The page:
Exam Study Guide - January 2023

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By Rick Lallish

When using sand beds to dry biosolids, what is the probable cause of excessive odor when the material is applied, and what is the best solution?

A. Clogged wedge wires in underdrain, high pressure spray at discharge point

B. Over-digested biosolids, change the digester temperature settings

C. Inadequate digestion, correct the digestion problem

D. Inadequate polymer mixing, allow more mixing before biosolids application

ANSWER: C. When operating a drying bed, proper digestion is very important before the material is applied. Inadequately digested biosolids will have offensive odors and will attract vectors, such as flies. Properly digested biosolids should have little to no odors when applied to the drying beds or taken to land application. More information may be found in the WEF textbook: Wastewater Treatment Fundamentals II: Solids Handling and Support Systems, Chapter 5.


By Drew Hoelscher

Which of these is a characteristic of mechanical seals?

A. Require water to pass through the stationary and rotating components.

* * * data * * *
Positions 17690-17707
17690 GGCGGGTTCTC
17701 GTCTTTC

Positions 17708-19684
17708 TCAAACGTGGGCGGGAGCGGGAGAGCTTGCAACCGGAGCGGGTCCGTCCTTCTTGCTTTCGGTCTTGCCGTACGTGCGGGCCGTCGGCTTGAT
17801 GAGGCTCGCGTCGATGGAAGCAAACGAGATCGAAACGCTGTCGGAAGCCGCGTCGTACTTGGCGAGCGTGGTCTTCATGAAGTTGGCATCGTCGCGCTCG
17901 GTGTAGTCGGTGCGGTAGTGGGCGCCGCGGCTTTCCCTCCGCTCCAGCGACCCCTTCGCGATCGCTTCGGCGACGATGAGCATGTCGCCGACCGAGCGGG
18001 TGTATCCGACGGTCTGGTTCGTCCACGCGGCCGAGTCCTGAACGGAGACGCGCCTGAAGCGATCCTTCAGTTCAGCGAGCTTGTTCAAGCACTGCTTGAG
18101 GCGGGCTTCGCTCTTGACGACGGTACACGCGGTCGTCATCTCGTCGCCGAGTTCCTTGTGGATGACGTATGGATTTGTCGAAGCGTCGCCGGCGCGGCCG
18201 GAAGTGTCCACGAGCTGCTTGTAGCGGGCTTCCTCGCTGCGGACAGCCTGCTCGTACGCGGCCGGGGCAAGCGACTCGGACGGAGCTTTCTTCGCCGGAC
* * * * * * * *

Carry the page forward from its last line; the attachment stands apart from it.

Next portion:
B. Have two stationary components that are sealed together by centrifugal force.

C. Are used to couple the pump and motor shaft together.

D. Typically have a shorter operating life versus packing because they don’t drip water.

ANSWER: A. To prevent damage to a mechanical seal, there must be some water leakage across the two sealing faces. The amount of water allowed to wedge between the two sealing faces is determined by the stuffing box pressure, atmospheric pressure and spring tension of the seal. The amount of water that wedges between the two sealing faces should be sufficient for lubrication but not enough visually see. If the pressure in the stuffing box and/or spring overcomes the pressure from the water for lubrication, the seal will eventually be damaged. This is sometimes referred to as a hydraulically unbalanced seal.


Rick Lallish is water pollution control program director and Drew Hoelscher is program director of drinking water operations at the Environmental Resources Training Center of Southern Illinois University Edwardsville.   


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